These are the stocks making moves after hours on February 27, 2023:
Occidental Petroleum shares were down fractionally in after hours following the oil and gas producer’s fourth quarter results. The shale giant’s adjusted earnings per share came in at $1.61, below expectations of $1.80.
The quarter is all about returning cash to shareholders, as the shale giant announced a $3 billion buyback program and dividend increase of 38%.
“Our operational success drove the financial achievements that enabled us to complete our $3.0 billion share repurchase program and deliver substantial balance sheet improvements,” said Occidental Petroleum’s President and CEO Vicki Hollub in the company’s earnings release.
Occidental repaid $1.1 billion of debt in the fourth quarter.
OXY is down about 6% year-to-date, but last year it soared a whopping 117%, far outperforming the broader markets, and even outdoing the S&P 500’s Energy Select Sector (XLE), which was up 57%.
The company is a Warren Buffett favorite, as Berkshire Hathaway (BRK-A) (BRK-B) holds about a 21% stake of Occidental’s outstanding shares.
Zoom’s fourth-quarter adjusted earnings per share of $1.22 came in above estimates of 80 cents. Revenue also came in higher than expected at $1.12 billion. Free cash flow of $183.3 million beat Wall Street expectations of $150.1 million.
The video conferencing company’s year-end number of customers contributing more than $100,000 in trailing 12 month revenue was up approximately 27% year over year. Zoom forecasts first quarter revenue between $1.08 billion and $1.09 billion, below Wall Street estimates of $1.11 billion.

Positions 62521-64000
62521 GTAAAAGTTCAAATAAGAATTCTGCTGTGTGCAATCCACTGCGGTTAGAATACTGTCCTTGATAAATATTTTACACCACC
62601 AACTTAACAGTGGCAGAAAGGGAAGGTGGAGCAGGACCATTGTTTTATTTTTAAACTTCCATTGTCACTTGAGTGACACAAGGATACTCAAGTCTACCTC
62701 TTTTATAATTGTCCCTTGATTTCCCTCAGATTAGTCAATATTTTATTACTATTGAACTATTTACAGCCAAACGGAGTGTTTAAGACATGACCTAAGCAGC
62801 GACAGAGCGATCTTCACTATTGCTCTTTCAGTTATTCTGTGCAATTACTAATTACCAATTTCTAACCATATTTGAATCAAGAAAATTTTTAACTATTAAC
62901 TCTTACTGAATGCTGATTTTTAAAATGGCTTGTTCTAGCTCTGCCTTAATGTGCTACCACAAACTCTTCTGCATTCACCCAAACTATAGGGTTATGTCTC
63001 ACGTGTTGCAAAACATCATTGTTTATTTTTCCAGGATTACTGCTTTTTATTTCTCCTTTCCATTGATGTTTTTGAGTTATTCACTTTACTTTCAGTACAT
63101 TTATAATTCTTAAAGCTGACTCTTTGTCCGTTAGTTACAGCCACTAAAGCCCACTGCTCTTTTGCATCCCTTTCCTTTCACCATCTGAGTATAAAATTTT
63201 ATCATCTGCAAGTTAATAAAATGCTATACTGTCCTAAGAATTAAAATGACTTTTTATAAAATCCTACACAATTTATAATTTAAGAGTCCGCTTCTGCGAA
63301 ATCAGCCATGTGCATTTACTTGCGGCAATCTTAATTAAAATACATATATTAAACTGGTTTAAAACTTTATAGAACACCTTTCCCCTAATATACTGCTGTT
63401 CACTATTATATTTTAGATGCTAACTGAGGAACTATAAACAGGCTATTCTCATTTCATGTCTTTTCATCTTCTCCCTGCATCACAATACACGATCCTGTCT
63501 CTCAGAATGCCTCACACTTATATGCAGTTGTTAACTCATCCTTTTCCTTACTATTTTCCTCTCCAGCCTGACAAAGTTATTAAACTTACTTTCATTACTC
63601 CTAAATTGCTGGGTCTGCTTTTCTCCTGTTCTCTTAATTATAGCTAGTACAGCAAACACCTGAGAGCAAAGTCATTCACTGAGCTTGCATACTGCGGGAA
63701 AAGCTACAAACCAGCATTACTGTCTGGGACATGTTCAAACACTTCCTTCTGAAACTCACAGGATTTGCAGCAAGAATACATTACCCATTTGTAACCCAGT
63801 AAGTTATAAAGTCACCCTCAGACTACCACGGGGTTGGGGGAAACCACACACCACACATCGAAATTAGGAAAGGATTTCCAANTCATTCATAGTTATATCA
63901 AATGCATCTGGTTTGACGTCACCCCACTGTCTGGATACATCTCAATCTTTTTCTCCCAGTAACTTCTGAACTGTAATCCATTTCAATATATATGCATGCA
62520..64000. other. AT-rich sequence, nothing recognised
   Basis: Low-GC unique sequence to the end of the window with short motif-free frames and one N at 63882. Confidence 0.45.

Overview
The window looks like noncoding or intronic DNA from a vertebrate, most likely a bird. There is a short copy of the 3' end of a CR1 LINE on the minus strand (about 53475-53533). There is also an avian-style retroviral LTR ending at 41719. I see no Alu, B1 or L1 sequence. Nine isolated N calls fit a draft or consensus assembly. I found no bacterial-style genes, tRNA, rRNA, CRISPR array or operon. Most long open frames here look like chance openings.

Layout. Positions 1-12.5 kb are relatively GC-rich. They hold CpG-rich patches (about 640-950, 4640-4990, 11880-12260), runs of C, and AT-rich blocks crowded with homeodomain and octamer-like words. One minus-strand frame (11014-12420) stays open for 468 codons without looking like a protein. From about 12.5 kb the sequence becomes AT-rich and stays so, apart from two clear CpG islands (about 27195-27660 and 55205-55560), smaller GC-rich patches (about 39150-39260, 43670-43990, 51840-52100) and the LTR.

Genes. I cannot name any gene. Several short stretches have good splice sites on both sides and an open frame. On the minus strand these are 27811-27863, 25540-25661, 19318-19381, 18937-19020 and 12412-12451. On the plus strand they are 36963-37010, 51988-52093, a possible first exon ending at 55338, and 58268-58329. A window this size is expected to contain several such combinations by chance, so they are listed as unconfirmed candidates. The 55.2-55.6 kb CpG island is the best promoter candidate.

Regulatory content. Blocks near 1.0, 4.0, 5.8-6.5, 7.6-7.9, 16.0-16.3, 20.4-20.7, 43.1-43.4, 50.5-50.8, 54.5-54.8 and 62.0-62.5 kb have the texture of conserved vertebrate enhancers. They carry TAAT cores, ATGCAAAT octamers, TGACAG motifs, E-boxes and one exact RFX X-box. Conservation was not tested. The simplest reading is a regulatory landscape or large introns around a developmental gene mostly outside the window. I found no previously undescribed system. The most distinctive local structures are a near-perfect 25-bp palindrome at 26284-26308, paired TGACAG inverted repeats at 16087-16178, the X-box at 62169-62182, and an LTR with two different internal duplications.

Immediately following the quarterly results, Citi analysts, who have a Sell rating on the stock wrote,”While recent restructuring actions to protect profitability/EPS are encouraging, we think the business may indefinitely struggle to maintain positive y/y revenue growth as a declining online business and international headwinds are unlikely to be offset by new product momentum.”
In February, Zoom announced it would slash about 15% of its workforce, or 1,300 employees. It’s CEO also took a 98% salary cut.
Zoom was an early pandemic darling as users flocked online during lockdowns.
The stock pulled back severely last year as economies around the world reopened, workers returned to the office, and tech stocks overall were beaten down amid higher interest rates.
Workday’s revenue of $1.65 billion, up 20% year-over-year, came in above Wall Street estimates of $1.63 billion. Adjusted earnings per share of 99 cents beat expectations of 90 cents. Subscription revenue was up 22% year-over-year.
“Our solid fourth quarter and full-year fiscal 2023 results underscore the durable demand for our solutions, as organizations of all sizes continue to prioritize finance and HR modernization,” said Barbara Larson, CEO of Workday.
Earlier this month, the enterprise management cloud company said it would layoff about 3% of its workforce, or about 525 employees.
Year-to-date Workday’s stock is up 10% amid an overall tech rally earlier this year. The stock lost 38% of its value in 2022.